'Laal' band: Review of 'Inqalab'

Given the miserable state of affairs in Pakistan, socially and economically, it is hard to find something to be proud of. For sure, one could say, coming from an economically privileged position, that there is much to be proud of. After all, there is plenty for the privileged to experience and enjoy without the hindrances of poverty and hunger. The sceptic, however, will hold that it is not in the privileged quarters of society that the true extent of Pakistani pride is gauged realistically, but in the vast majority; the people who have nothing, who eke out a bare existence, who face ruination, who are outcasts, who are chained. And here, one need not ask if living in Pakistan afforded these poor souls some exclusive benefit, a reason to be proud. Their physical deprivation is telling enough that they are not beneficiaries, but merely live here. It is these people that Laal's music is about.

Laal's latest rock music video, Inqalab, is an expression of the plight of bonded labourers and of hope that one day their exploitation will be no more. No other musical artist from Pakistan has dared to venture into this territory. But this is precisely what Laal concerns itself with. Taimur Rahman and Ammar Aziz, both of whom share singing duties on the song, do not pretend to be subtle. This is music about real issues, real people and real life. It is a hard dose of reality intended to bring us back from the fantasies and delusions that we are fed by corporate sponsored, mainstream music. It screams at us to see a side of Pakistan that we prefer not to see. Under the description of their video on Youtube, they cite, "Thirteen years after our Supreme Court declared bonded labour to be unconstitutional, and a decade after the National Assembly passed the Bonded Labour Liberation Act, there are still 1 million bonded workers in the brick kilns of Pakistan. Overall, there may be 20 million bonded labourers in Pakistan as a whole according to estimates of the Human Rights Commission of Pakistan."

Just as stunning as their pioneering style is the contrast between the musicians and the labourers depicted in the music video. What could the two possibly have in common? They are clearly not from similar backgrounds; the musicians are free and well-to-do, the labourers are poor and bonded. Taimur Rahman teaches at LUMS and Ammar Aziz is an NCA graduate, whereas the labourers work in brick kilns. It is obvious too that the musicians of Laal care not for corporate endorsements, nor fame nor fortune by dealing with such a subject matter and by openly espousing Socialism; that supposedly long gone alternative which world leaders of countries ridden with economic crises and public protests insist is dead and buried, but which yet haunts them like a ghost waiting behind the next corner. It stands to reason then, that there is something that transcends social status and compels these musicians from the very inner recesses of their humanity to sing and draw attention towards the ignored. Laal's vision unfolds over the course of the video, from depicting the labourers, first as prisoners of their work, later as free men united and organized, ready to lay claim over their destinies. The song's lyrics (translated to English) make it even clearer, "this darkness, we shall sweep away, the mighty, we shall make them bow. And we shall have to make all answerable. The truth can never remain concealed. My slogan is revolution." To the youth of Pakistan who are anti-politics, Laal offers a clear message: organize and reclaim politics.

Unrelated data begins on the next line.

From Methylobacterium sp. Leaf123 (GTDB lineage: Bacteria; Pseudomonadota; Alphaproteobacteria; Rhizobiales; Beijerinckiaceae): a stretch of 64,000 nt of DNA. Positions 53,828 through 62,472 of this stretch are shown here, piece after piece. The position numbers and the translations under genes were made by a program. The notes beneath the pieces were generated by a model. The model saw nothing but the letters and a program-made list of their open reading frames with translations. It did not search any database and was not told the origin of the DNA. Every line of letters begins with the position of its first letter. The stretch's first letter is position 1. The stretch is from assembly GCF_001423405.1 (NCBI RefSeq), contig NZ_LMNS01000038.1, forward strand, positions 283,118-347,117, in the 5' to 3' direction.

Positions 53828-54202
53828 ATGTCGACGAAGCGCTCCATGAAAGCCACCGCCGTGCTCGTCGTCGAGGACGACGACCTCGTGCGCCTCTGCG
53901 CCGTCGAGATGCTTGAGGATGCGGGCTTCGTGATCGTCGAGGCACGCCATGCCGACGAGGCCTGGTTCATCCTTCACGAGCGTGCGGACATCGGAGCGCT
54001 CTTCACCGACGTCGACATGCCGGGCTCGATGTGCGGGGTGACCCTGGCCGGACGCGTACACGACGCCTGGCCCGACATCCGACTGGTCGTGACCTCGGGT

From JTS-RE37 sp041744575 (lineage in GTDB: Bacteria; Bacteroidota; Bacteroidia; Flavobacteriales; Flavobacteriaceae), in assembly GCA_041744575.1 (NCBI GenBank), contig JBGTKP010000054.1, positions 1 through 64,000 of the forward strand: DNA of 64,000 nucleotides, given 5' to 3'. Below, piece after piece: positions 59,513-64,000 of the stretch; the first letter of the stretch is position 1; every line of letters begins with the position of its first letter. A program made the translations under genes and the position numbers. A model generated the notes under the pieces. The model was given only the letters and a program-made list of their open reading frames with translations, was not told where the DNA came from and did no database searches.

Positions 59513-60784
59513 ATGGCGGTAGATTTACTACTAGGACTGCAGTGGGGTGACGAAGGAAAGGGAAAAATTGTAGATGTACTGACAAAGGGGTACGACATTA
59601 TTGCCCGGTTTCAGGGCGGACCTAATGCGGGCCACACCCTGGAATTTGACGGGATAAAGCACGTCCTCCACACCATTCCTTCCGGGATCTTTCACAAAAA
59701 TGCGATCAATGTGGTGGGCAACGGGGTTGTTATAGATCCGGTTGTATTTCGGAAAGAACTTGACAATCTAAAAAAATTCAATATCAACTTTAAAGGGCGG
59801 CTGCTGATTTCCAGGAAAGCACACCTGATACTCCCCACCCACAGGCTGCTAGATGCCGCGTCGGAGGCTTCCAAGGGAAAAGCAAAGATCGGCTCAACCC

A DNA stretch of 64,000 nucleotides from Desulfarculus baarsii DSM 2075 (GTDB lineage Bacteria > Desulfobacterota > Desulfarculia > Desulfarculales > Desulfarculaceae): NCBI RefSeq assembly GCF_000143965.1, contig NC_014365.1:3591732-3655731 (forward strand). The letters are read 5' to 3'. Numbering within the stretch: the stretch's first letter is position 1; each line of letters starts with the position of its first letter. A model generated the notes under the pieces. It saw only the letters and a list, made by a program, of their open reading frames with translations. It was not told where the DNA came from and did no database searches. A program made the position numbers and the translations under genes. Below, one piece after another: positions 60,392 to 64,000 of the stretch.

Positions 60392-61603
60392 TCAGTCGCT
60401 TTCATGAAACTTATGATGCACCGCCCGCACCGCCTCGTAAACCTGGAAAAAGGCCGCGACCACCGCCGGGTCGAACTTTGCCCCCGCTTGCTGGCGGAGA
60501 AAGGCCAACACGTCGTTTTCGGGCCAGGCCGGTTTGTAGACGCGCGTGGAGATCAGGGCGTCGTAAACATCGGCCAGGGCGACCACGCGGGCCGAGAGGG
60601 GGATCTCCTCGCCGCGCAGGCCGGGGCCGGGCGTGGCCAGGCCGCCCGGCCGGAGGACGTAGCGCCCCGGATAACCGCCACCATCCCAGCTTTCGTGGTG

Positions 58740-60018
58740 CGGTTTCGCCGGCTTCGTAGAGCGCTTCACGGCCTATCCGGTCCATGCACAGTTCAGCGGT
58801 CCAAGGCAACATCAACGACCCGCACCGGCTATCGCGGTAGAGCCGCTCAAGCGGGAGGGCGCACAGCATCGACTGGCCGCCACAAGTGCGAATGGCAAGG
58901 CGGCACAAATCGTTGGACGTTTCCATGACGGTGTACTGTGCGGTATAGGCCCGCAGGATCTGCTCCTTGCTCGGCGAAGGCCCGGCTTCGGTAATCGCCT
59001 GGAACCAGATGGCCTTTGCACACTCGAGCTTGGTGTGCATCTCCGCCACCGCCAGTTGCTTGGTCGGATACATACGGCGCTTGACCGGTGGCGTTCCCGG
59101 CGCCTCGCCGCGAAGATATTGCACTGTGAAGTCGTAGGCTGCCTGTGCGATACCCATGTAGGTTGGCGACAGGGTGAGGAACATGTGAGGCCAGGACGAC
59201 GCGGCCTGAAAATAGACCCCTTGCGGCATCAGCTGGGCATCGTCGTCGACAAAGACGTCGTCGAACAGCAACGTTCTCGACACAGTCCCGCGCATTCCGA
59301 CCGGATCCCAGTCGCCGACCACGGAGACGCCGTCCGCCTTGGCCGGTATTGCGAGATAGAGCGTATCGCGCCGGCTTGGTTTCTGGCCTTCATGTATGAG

So when an Indian friend discussed music with me recently, he playfully mocked the music video output from Pakistan as uncreative and generally subpar compared to Indian music videos. I showed him another Laal video (Meray Dil Meray Musafir) and after watching a good portion of it, he nodded, conceding that he was caught off-guard by the uniqueness of it. This was my moment of pride. Because I know that, search as one might, even internationally; there is no band that as openly expresses its progressive politics in its music and videos as Laal does. It was reserved for a Pakistani band, born in an era of turmoil, to scale these heights first and clear away the suffocating fog of mundane music.

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